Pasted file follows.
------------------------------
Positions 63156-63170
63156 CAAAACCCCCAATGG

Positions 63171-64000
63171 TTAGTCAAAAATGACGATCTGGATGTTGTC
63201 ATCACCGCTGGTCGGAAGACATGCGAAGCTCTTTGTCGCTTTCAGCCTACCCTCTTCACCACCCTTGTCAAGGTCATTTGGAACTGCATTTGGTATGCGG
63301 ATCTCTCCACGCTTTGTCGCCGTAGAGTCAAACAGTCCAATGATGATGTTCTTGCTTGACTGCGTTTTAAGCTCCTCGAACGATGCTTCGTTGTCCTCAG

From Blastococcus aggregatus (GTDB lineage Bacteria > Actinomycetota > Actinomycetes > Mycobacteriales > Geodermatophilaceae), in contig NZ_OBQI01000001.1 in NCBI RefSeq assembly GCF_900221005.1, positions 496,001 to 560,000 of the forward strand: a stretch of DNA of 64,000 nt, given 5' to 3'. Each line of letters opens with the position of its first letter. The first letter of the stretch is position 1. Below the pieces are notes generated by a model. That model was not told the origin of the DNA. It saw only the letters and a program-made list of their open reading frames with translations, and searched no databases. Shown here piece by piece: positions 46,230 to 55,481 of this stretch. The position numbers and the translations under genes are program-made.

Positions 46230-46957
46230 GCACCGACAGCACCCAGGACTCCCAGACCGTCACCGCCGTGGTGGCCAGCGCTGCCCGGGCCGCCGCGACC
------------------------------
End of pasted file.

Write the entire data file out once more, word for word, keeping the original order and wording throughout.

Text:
Positions 63156-63170
63156 CAAAACCCCCAATGG

Positions 63171-64000
63171 TTAGTCAAAAATGACGATCTGGATGTTGTC
63201 ATCACCGCTGGTCGGAAGACATGCGAAGCTCTTTGTCGCTTTCAGCCTACCCTCTTCACCACCCTTGTCAAGGTCATTTGGAACTGCATTTGGTATGCGG
63301 ATCTCTCCACGCTTTGTCGCCGTAGAGTCAAACAGTCCAATGATGATGTTCTTGCTTGACTGCGTTTTAAGCTCCTCGAACGATGCTTCGTTGTCCTCAG

From Blastococcus aggregatus (GTDB lineage Bacteria > Actinomycetota > Actinomycetes > Mycobacteriales > Geodermatophilaceae), in contig NZ_OBQI01000001.1 in NCBI RefSeq assembly GCF_900221005.1, positions 496,001 to 560,000 of the forward strand: a stretch of DNA of 64,000 nt, given 5' to 3'. Each line of letters opens with the position of its first letter. The first letter of the stretch is position 1. Below the pieces are notes generated by a model. That model was not told the origin of the DNA. It saw only the letters and a program-made list of their open reading frames with translations, and searched no databases. Shown here piece by piece: positions 46,230 to 55,481 of this stretch. The position numbers and the translations under genes are program-made.

Positions 46230-46957
46230 GCACCGACAGCACCCAGGACTCCCAGACCGTCACCGCCGTGGTGGCCAGCGCTGCCCGGGCCGCCGCGACC